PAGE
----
Basenjis were hunting dogs in Africa in the 1800s, but the qualities and characteristics of this intriguing breed fascinated Europeans. Early efforts to import Basenjis to England proved difficult due to distemper and other factors. In the 1930s, Mrs. Olivia Burn was instrumental in her efforts to establish Basenjis in England; she referred to them as “the barkless dog of the Congo.”
The first Basenjis arrived in the United States in 1937, and the American Kennel Club recognized the Basenji breed in 1944. (The Basenji Club of America was established a couple years earlier in 1942.) Today, Basenjis rank 86th on the AKC’s list of the most popular breeds.
So, where is the best place to find Basenji puppies? You can find a list of reputable breeders on the American Kennel Club’s website. What’s the average Basenji price? Depending on the breeder, expect to spend anywhere from $1,000 to $2,000 for a pup. But for that, you usually get a dog who’s been screened for health and temperament issues, and they might even come with pedigree papers. You can also reach out to Basenji rescue organizations to adopt a Basenji or keep an eye out for the breed at your local animal shelter.
Are Basenjis hypoallergenic?
Yes, Basenjis are hypoallergenic. While it’s impossible to say that any dog is 100-percent hypoallergenic, Basenjis tend to be a better match for people with allergies than many other dog breeds. Basenjis shed minimally and have low amounts of dander, plus they are fastidiously clean dogs, which also helps to reduce allergens.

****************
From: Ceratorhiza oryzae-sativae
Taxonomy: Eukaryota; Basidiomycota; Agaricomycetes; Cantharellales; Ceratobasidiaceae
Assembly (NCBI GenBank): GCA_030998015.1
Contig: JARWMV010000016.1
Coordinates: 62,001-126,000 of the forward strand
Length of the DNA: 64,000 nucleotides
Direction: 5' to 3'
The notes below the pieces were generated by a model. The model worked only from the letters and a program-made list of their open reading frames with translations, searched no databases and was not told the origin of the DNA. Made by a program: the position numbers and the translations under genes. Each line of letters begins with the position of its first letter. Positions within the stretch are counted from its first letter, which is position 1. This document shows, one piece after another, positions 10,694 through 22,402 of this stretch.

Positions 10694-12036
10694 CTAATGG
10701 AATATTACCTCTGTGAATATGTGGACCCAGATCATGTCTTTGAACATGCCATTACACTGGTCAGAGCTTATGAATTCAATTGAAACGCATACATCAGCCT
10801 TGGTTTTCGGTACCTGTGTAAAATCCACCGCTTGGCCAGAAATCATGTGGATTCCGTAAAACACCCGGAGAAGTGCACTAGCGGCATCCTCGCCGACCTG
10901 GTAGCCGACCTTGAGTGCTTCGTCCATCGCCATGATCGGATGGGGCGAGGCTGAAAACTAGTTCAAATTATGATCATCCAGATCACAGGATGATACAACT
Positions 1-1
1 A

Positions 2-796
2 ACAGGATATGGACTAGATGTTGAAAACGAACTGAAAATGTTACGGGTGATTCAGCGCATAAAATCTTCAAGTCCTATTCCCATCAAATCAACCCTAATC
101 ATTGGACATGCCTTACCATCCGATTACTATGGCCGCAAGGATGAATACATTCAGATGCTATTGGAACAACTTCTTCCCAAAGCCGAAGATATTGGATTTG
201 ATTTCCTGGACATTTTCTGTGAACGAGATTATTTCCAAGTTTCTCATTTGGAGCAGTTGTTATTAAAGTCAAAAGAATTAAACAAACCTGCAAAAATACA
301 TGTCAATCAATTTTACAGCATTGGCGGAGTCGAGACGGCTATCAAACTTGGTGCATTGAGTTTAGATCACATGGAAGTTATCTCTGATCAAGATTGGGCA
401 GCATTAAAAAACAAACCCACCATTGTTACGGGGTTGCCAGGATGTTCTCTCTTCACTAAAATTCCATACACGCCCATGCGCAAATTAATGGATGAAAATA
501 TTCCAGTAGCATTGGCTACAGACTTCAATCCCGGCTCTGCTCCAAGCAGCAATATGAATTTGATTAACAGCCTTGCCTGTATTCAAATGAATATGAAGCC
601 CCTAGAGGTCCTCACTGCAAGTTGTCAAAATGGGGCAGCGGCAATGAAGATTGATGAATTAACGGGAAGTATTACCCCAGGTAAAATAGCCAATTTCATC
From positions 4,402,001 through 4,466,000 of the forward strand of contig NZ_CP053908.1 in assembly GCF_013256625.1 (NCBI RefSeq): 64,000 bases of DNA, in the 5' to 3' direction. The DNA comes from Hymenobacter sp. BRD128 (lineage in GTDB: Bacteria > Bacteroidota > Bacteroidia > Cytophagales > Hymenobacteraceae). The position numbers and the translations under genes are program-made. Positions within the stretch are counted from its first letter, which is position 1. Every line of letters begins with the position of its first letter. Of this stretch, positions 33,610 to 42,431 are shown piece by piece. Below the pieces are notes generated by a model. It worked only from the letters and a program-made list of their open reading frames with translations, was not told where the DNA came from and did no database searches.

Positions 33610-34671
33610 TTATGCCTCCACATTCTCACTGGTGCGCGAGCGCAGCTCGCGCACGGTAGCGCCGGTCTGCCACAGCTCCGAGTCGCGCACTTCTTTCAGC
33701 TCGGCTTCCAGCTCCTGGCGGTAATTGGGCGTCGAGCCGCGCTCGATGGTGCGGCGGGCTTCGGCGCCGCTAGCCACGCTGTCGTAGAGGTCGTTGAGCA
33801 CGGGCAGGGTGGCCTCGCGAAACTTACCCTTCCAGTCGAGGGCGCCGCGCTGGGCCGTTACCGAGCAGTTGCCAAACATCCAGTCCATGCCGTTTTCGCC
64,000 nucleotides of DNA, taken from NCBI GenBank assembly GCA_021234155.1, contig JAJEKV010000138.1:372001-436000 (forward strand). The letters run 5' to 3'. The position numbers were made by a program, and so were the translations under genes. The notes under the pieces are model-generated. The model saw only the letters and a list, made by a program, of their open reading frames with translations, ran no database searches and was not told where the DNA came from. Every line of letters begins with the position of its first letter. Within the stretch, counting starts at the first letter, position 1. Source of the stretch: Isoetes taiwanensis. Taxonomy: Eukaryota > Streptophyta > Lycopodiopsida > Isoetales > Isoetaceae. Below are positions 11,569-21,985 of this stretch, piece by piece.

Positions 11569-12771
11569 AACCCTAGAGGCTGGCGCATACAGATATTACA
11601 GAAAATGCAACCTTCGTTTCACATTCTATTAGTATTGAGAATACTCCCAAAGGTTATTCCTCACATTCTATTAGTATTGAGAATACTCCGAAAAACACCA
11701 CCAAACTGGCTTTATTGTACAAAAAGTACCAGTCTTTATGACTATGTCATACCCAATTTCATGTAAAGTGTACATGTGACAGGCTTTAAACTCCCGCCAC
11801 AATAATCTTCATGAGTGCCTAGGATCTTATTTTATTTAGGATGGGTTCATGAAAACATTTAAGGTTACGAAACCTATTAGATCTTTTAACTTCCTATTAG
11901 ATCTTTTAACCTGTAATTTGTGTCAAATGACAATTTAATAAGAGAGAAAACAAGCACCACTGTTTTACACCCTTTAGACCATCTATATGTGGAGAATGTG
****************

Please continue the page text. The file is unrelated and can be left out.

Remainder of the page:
Are Basenji good family dogs?
Basenjis can be good family dogs when they’re properly socialized and trained from an early age. Children should always be supervised when they’re with your Basenji, and pups who were raised around children may have an easier time than an older Basenji trying to get used to children for the first time.
What are the most popular Basenji dog names?
The most popular Basenji names are also popular for other dog breeds, including Bella, Max, Luna, Lucy and Charlie. Some Basenjis are named Lady after a Basenji in a 1950s film. You might also choose a name that reflects your Basenji’s coloring, personality or heritage. New more name inspo? Get more dog names here.
What are the most common Basenji dog mixes?
The most common Basenji mixes are:
- Basenji-Chihuahua mix (Chisenji or Basenji Chi)
- Basenji-American Pit Bull Terrier mix (Pitsenji)
- Basenji-Labrador Retriever mix (Labrasenji)
- Basenji-Welsh Corgi mix (Corsenji)
- Basenji-German Shepherd mix (German Shepenji)
- Basenji-Siberian Husky mix (Basenji Siberian Husky)
How do you pronounce Basenji?
Basenji is pronounced buh-SEN-jee.
Do Basenjis bark?
No, Basenjis do not bark. But even though they are considered barkless, it’s important to remember they do make noise. Basenjis are capable of making many sounds, and they love to yodel!
You might first be drawn to the Basenji for their barkless trait or their cute curly tail, but once you discover their intelligence, their easy grooming needs and their fascinating history, you’ll be a Basenji fan for life.
Expert input provided by veterinarian Dr. Ellen Kinzl, DVM, of Liberty Village Animal Hospital and certified dog trainer Christine Danker, CPDT-KA, KPA-CTP, PMCT3, of Hemlock Hollow LLC.